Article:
Park County Sheriff – Welcome

Welcome to the Park County Sheriff’s Office website. As you browse the site, we hope you find it informative and useful

Please feel free to contact me with concerns, questions or suggestions on how we may better serve you.

Sheriff Scott A. Steward

Email the Sheriff


CONCEALED CARRY PERMITS

For a concealed firearm permit, click here.


FBI WARNS OF SCAM CLONING OF THEIR NUMBER

The FBI Denver Division is warning the public of a recent phone scam that spoofs, or fraudulently displays, the FBI’s real telephone number on the victim’s caller ID. The scammer impersonates a government official and uses intimidation tactics, such as the threat of arrest, to demand payment of money purportedly owed to the government. These claims are false and the calls are not from the FBI.  Click here to learn more about this scam..


SEARCH & RESCUE NOW REGISTERED WITH AMAZONSMILE

The Park County Search and Rescue is now a registered charity on AmazonSmile under the name “Cody Squad of the Park County Search & Rescue Team.” This is how our 501-C non-profit charity is registered with the IRS. AmazonSmile is where Amazon donates 0.5% of the price of eligible smile.amazon.com purchases to the charities selected by customers.

By selecting “Cody Squad of the Park County Search & Rescue Team” as your charity when you make purchases, you help support your local search and rescue services. The link for our organization is https://smile.amazon.com/ch/23-7243439. Remember, you MUST access Amazon using this link (instead of https://amazon.com) BEFORE you begin to shop. Once you access AmazonSmiles with this link, you begin your support of Park County Search and Rescue.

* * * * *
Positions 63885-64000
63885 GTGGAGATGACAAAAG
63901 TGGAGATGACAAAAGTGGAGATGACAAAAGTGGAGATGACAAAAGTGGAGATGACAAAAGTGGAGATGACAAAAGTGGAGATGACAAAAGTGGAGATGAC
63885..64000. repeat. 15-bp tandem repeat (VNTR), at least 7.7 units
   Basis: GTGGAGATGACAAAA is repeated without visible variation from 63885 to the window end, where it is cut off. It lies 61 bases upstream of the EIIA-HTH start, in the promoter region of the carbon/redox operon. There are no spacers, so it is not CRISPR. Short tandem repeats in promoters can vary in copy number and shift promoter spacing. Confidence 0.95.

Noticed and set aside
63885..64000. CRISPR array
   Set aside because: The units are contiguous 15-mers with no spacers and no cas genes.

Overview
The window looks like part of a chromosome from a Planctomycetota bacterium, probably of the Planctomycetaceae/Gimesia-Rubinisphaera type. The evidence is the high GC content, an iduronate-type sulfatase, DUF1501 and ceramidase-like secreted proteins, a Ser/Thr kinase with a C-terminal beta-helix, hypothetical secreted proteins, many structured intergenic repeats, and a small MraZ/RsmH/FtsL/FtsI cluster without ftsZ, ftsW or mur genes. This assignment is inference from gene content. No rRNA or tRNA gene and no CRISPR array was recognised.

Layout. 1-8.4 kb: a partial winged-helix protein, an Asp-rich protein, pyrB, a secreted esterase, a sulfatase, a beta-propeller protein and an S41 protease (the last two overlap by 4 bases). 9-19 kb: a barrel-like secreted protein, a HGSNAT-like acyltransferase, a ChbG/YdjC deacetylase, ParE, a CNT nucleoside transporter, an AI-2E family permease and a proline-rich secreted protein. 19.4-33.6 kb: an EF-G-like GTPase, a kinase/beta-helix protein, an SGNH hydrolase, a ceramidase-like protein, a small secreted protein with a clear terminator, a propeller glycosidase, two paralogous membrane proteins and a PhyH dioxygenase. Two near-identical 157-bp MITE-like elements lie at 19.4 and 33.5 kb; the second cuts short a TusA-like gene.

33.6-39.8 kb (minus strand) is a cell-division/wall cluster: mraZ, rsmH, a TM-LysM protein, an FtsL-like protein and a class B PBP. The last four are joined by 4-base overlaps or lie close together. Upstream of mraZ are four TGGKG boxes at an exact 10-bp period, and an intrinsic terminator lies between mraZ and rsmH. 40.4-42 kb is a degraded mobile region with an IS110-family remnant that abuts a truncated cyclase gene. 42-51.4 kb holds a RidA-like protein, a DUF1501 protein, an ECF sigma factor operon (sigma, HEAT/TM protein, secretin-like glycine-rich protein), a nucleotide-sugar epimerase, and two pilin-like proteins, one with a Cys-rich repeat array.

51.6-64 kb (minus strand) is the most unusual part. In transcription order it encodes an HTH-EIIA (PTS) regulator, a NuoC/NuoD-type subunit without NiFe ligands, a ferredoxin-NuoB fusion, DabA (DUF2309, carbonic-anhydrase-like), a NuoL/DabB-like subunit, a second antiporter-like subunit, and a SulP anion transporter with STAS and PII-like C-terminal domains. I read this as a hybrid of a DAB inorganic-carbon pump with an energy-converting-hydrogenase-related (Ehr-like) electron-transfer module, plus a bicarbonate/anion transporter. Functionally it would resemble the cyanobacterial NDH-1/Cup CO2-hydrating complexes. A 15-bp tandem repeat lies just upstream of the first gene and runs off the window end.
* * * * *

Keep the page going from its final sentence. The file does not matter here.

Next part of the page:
We appreciate all of the support we receive from our community.​


WINTER SAFETY TIPS TO GET YOU HOME SAFE

Now that winter has a firm grip on the state of Wyoming, the Park County Sheriff’s Office urges the community to be safe and cautious while driving in extreme winter weather conditions. Frigid winter weather, with roads covered with slippery snow and ice, can challenge even the most experienced driver. It reduces the amount of traction your tires have, changes the time you have to respond to hazards, and makes your vehicle harder to control. Cold weather also tests the limits of your car’s mechanical abilities.

Nearly 6,000 people are killed in weather-related traffic accidents annually, according to the U.S. Department of Transportation. And if you’re not careful, you could find yourself sliding towards a barrow ditch or guardrail, wondering if your affairs are in order.

Before you venture out into adverse weather, know that you can take precautions to ensure that you arrive at your destination safely and without incident. Here are our tips to get ready for snow and ice-covered roads, and stupid-freezing temperatures.

  • Pay attention to weather and traffic reports on the radio. Allow extra travel time for inclement weather and/or traffic delays.
  • In frigid temperatures, allow the vehicle to adequately warm up before driving.
  • Clear the vehicle’s windows, headlights, tail and brake lights of snow and ice.
  • Leave ample stopping time between you and the driver in front of you. Braking distance can be up to nine times greater on snowy, icy surfaces than on dry roads.
  • Drive slowly, and be cautious on bridges and overpasses – they often are the first to freeze over.
  • On snowy roadways, accelerate and brake slowly. Applying the gas slowly to accelerate is best for regaining traction and avoiding skids.
  • If your vehicle is equipped with an anti-lock braking system (ABS), and you get into a skid, remember S.S.S. – Stomp on the brakes. Firmly depress the brake pedal; Stay on the brakes. Do not pump the brakes; and Steer where you want the vehicle to go.